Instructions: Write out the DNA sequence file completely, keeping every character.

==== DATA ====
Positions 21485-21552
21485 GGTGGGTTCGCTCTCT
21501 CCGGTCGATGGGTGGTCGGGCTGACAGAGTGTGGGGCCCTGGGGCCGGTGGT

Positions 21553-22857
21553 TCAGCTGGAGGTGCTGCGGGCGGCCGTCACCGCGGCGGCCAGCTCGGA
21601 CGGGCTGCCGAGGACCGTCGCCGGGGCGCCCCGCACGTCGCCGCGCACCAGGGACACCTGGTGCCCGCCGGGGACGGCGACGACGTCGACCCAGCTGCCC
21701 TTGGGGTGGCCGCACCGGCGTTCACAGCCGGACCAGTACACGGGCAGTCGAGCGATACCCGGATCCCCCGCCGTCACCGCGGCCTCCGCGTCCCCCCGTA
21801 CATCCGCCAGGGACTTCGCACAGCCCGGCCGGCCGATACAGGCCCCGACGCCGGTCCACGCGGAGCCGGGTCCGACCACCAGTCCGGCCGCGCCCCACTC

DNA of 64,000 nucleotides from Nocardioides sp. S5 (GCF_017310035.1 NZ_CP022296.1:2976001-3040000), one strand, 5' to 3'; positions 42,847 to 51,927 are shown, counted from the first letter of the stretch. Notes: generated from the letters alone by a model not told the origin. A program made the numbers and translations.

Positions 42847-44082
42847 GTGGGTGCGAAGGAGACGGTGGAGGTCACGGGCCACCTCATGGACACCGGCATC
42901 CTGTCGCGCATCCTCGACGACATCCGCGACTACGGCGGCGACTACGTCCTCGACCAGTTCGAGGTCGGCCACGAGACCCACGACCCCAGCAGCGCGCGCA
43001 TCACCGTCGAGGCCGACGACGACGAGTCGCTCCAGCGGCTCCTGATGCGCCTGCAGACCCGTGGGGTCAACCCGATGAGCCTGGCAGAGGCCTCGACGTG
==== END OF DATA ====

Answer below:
Positions 21485-21552
21485 GGTGGGTTCGCTCTCT
21501 CCGGTCGATGGGTGGTCGGGCTGACAGAGTGTGGGGCCCTGGGGCCGGTGGT

Positions 21553-22857
21553 TCAGCTGGAGGTGCTGCGGGCGGCCGTCACCGCGGCGGCCAGCTCGGA
21601 CGGGCTGCCGAGGACCGTCGCCGGGGCGCCCCGCACGTCGCCGCGCACCAGGGACACCTGGTGCCCGCCGGGGACGGCGACGACGTCGACCCAGCTGCCC
21701 TTGGGGTGGCCGCACCGGCGTTCACAGCCGGACCAGTACACGGGCAGTCGAGCGATACCCGGATCCCCCGCCGTCACCGCGGCCTCCGCGTCCCCCCGTA
21801 CATCCGCCAGGGACTTCGCACAGCCCGGCCGGCCGATACAGGCCCCGACGCCGGTCCACGCGGAGCCGGGTCCGACCACCAGTCCGGCCGCGCCCCACTC

DNA of 64,000 nucleotides from Nocardioides sp. S5 (GCF_017310035.1 NZ_CP022296.1:2976001-3040000), one strand, 5' to 3'; positions 42,847 to 51,927 are shown, counted from the first letter of the stretch. Notes: generated from the letters alone by a model not told the origin. A program made the numbers and translations.

Positions 42847-44082
42847 GTGGGTGCGAAGGAGACGGTGGAGGTCACGGGCCACCTCATGGACACCGGCATC
42901 CTGTCGCGCATCCTCGACGACATCCGCGACTACGGCGGCGACTACGTCCTCGACCAGTTCGAGGTCGGCCACGAGACCCACGACCCCAGCAGCGCGCGCA
43001 TCACCGTCGAGGCCGACGACGACGAGTCGCTCCAGCGGCTCCTGATGCGCCTGCAGACCCGTGGGGTCAACCCGATGAGCCTGGCAGAGGCCTCGACGTG